2016-2017 CLASSROOM Rules,
LEARNING TARGETS, & COURSE DESCRIPTIONS
Welcome to English Class!
Because I care about you and your right to learn, the following rules and policies will be enforced in this room. Please do not hesitate to talk to me if you need assistance or have a concern that you would like to discuss. I can be reached before school, during my prep period, or after school.
When you consider your actions and behavior, ask yourself these three questions:
■ Is it safe?
■ Is it courteous?
■ Is it my best?
The ability to communicate well—to read, write, listen, and speak—prepares students for life. These are essential skills because they serve as the necessary basis for further learning and career development. The Cornell High School English courses benefit students by
(1) challenging students to become effective communicators of written and oral language,
(2) fostering an understanding of and appreciation for literature,
(3) honing media, technology, and information literacy,
(4) enhancing vocabulary acquisition and critical thinking skills, and
(5) encouraging students to be active, responsible, and independent learners who are college and career ready.
Grades 88-89 B+ 78-79 C+ 68-69 D+
93-100 A 83-87 B 73-77 C 63-67 D
90-92 A- 80-82 B- 70-72 C- 60-61 D-
Tests, Quizzes, Projects, Essays— 50%
Daily Grades— 30%
Homework / Participation— 20%
Public Speaking—Speeches and Vocabulary Tests 50%, Chapter Tests 30%, & Homework / Participation— 20%
Calculating Semester Grades
1st Quarter Grade— 50%
2nd Quarter Grade— 50%
Other Procedures & Expectations:
1. Bring all necessary materials to class every day. You are responsible for the condition of your assigned textbooks. Damage to textbooks or classroom equipment will result in a fee.
2. All assignments are due at the start of the hour to receive full credit.
► Major assignments (essays, speeches, and projects) submitted one school day late will be eligible for 80% credit; major assignments submitted two school days late will be eligible for 60% credit. After that, no credit will be earned.
► Minor assignments (homework) must be submitted on time at the start of the hour; no credit will be earned on late homework assignments, even if the work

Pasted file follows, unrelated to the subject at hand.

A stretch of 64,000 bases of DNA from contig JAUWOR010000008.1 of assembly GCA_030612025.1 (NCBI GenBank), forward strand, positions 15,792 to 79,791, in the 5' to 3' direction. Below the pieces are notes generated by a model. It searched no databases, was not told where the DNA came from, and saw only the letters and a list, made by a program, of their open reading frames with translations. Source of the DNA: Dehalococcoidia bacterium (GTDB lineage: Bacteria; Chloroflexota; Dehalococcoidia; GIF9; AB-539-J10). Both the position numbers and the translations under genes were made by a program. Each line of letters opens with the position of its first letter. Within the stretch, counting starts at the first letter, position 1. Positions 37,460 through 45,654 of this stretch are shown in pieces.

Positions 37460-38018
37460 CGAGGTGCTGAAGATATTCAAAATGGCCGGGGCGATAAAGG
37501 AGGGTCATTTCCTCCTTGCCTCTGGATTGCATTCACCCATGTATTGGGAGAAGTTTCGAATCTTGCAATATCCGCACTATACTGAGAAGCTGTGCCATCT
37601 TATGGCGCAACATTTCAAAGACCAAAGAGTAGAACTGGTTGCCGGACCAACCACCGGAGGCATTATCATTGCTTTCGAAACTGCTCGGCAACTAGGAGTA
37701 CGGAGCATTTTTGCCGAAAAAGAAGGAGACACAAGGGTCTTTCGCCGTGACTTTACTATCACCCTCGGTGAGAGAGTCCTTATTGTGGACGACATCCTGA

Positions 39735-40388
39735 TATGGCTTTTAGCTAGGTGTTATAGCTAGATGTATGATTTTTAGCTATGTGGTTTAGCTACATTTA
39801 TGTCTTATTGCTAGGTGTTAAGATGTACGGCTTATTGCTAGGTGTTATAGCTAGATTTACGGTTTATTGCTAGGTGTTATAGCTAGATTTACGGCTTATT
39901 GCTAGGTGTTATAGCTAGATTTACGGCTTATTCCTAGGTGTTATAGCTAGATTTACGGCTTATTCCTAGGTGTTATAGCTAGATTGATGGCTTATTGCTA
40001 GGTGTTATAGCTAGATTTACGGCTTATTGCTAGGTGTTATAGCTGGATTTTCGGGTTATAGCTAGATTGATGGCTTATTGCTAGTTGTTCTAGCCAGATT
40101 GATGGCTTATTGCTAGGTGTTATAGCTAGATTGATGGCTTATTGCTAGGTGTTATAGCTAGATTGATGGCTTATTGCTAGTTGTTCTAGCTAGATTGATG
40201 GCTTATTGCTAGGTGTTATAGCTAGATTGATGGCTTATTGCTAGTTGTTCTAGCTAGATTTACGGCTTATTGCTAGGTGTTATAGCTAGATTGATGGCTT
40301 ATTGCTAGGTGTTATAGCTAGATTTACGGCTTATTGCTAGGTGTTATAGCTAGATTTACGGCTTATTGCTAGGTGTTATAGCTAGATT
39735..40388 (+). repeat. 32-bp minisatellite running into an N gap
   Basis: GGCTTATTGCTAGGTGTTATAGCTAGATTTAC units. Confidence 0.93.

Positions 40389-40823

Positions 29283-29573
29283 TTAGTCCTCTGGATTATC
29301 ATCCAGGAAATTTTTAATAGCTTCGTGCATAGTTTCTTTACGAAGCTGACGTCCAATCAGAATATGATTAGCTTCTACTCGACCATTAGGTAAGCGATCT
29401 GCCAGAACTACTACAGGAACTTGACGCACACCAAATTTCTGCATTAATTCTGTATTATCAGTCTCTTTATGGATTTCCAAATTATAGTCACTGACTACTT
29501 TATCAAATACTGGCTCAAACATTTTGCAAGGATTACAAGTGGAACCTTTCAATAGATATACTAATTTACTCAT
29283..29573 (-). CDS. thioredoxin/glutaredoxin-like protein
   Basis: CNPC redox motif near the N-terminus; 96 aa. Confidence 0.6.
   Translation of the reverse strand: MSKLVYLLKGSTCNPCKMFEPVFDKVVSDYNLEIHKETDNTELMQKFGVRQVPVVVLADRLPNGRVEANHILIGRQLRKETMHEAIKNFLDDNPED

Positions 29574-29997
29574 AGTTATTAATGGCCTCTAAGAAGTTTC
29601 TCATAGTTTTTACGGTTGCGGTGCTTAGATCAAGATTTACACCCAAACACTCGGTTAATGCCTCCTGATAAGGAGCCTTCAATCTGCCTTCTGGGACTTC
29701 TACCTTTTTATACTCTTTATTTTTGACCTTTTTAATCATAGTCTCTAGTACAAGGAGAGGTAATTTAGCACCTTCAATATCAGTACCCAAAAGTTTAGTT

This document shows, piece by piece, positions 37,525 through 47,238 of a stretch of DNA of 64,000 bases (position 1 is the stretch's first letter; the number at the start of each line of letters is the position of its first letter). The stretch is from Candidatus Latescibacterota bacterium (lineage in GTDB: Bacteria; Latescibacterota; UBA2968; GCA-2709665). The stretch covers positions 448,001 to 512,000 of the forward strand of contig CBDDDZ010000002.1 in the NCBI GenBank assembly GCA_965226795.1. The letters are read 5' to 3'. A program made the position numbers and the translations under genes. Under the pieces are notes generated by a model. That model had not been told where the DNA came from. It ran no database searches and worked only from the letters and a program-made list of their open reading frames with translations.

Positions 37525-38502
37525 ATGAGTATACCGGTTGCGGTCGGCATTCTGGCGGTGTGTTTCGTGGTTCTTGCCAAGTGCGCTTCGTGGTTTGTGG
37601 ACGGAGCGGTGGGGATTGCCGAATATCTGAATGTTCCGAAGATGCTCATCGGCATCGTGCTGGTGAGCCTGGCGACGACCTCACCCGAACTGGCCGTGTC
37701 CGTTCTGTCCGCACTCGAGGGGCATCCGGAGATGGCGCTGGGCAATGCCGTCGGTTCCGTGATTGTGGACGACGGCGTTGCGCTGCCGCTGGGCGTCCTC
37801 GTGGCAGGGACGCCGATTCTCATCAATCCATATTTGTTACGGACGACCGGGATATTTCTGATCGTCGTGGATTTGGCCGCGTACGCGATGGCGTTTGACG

is turned in only a few minutes late. (The lowest homework score per quarter is dropped.)
► Google Classroom Drop Box Policy: The drop box is used for long-range assignments. All work must be submitted in the appropriate Google Classroom
drop box on or before the scheduled due date. It is your responsibility to upload the correct document. An absence on a day that a drop box assignment is
due does not give students extended time to complete the assignment.
3. Extra credit is not an option. Carefully completing all assignments and submitting them on time is an option.
Please do not ask for extra credit. Students usually ask for extra credit because they are doing poorly in the course and want to improve their grade. If I give
extra credit to one student, to be fair, I have to give it to every student. At that point, in my opinion, the extra credit becomes a regular assignment. In addition,
those students who are performing well in class generally perform well on the extra credit; similarly, the students with unsatisfactory performance in class
generally demonstrate unsatisfactory performance on the extra credit. In other words, it doesn't help. Time spent on extra credit should be spent on learning the
required material, and students can improve their grade by improving their understanding of the required material. Students should not ask for extra
credit; instead, students should ask for help with the course materials.
4. Students are responsible for getting all missed assignments due to an excused absence; students have two class periods to submit missed work. Alternate assignments will be given when the in-class activities cannot be duplicated. All tests must be completed within 7 calendar days from when the examination was given in class; after that time, a ZERO grade will be recorded.
5. If students wish to prepare for future absences, they should get all worksheets and assignments before the absence. Students must be prepared for the next class: all assignments are due and all tests must be taken as scheduled.
6. A student may receive an extension on an assignment if unusual circumstances arise. This must be done prior to the due date — once the due date arrives, it is too late to request an extended deadline.